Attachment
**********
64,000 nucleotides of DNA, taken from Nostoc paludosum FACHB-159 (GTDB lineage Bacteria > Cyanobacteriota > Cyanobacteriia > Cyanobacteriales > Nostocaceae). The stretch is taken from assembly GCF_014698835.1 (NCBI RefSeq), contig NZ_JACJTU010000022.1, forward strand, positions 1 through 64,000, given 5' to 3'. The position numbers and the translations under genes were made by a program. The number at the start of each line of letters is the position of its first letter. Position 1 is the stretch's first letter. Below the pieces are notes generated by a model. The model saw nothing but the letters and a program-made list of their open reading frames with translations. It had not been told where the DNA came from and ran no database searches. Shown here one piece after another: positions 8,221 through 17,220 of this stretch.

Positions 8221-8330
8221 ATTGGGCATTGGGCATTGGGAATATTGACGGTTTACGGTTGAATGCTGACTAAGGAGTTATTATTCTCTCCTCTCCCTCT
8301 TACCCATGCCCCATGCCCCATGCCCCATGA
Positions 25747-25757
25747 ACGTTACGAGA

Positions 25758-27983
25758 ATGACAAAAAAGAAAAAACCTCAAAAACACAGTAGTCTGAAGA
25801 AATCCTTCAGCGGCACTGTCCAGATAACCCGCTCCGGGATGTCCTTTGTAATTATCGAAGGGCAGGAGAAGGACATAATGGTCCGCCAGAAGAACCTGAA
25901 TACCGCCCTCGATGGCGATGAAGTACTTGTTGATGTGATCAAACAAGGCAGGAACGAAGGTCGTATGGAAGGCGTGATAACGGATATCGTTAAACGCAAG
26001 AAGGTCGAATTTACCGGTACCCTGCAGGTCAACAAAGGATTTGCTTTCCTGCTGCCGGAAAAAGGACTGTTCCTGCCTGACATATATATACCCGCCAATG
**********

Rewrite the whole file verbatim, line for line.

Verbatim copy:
64,000 nucleotides of DNA, taken from Nostoc paludosum FACHB-159 (GTDB lineage Bacteria > Cyanobacteriota > Cyanobacteriia > Cyanobacteriales > Nostocaceae). The stretch is taken from assembly GCF_014698835.1 (NCBI RefSeq), contig NZ_JACJTU010000022.1, forward strand, positions 1 through 64,000, given 5' to 3'. The position numbers and the translations under genes were made by a program. The number at the start of each line of letters is the position of its first letter. Position 1 is the stretch's first letter. Below the pieces are notes generated by a model. The model saw nothing but the letters and a program-made list of their open reading frames with translations. It had not been told where the DNA came from and ran no database searches. Shown here one piece after another: positions 8,221 through 17,220 of this stretch.

Positions 8221-8330
8221 ATTGGGCATTGGGCATTGGGAATATTGACGGTTTACGGTTGAATGCTGACTAAGGAGTTATTATTCTCTCCTCTCCCTCT
8301 TACCCATGCCCCATGCCCCATGCCCCATGA
Positions 25747-25757
25747 ACGTTACGAGA

Positions 25758-27983
25758 ATGACAAAAAAGAAAAAACCTCAAAAACACAGTAGTCTGAAGA
25801 AATCCTTCAGCGGCACTGTCCAGATAACCCGCTCCGGGATGTCCTTTGTAATTATCGAAGGGCAGGAGAAGGACATAATGGTCCGCCAGAAGAACCTGAA
25901 TACCGCCCTCGATGGCGATGAAGTACTTGTTGATGTGATCAAACAAGGCAGGAACGAAGGTCGTATGGAAGGCGTGATAACGGATATCGTTAAACGCAAG
26001 AAGGTCGAATTTACCGGTACCCTGCAGGTCAACAAAGGATTTGCTTTCCTGCTGCCGGAAAAAGGACTGTTCCTGCCTGACATATATATACCCGCCAATG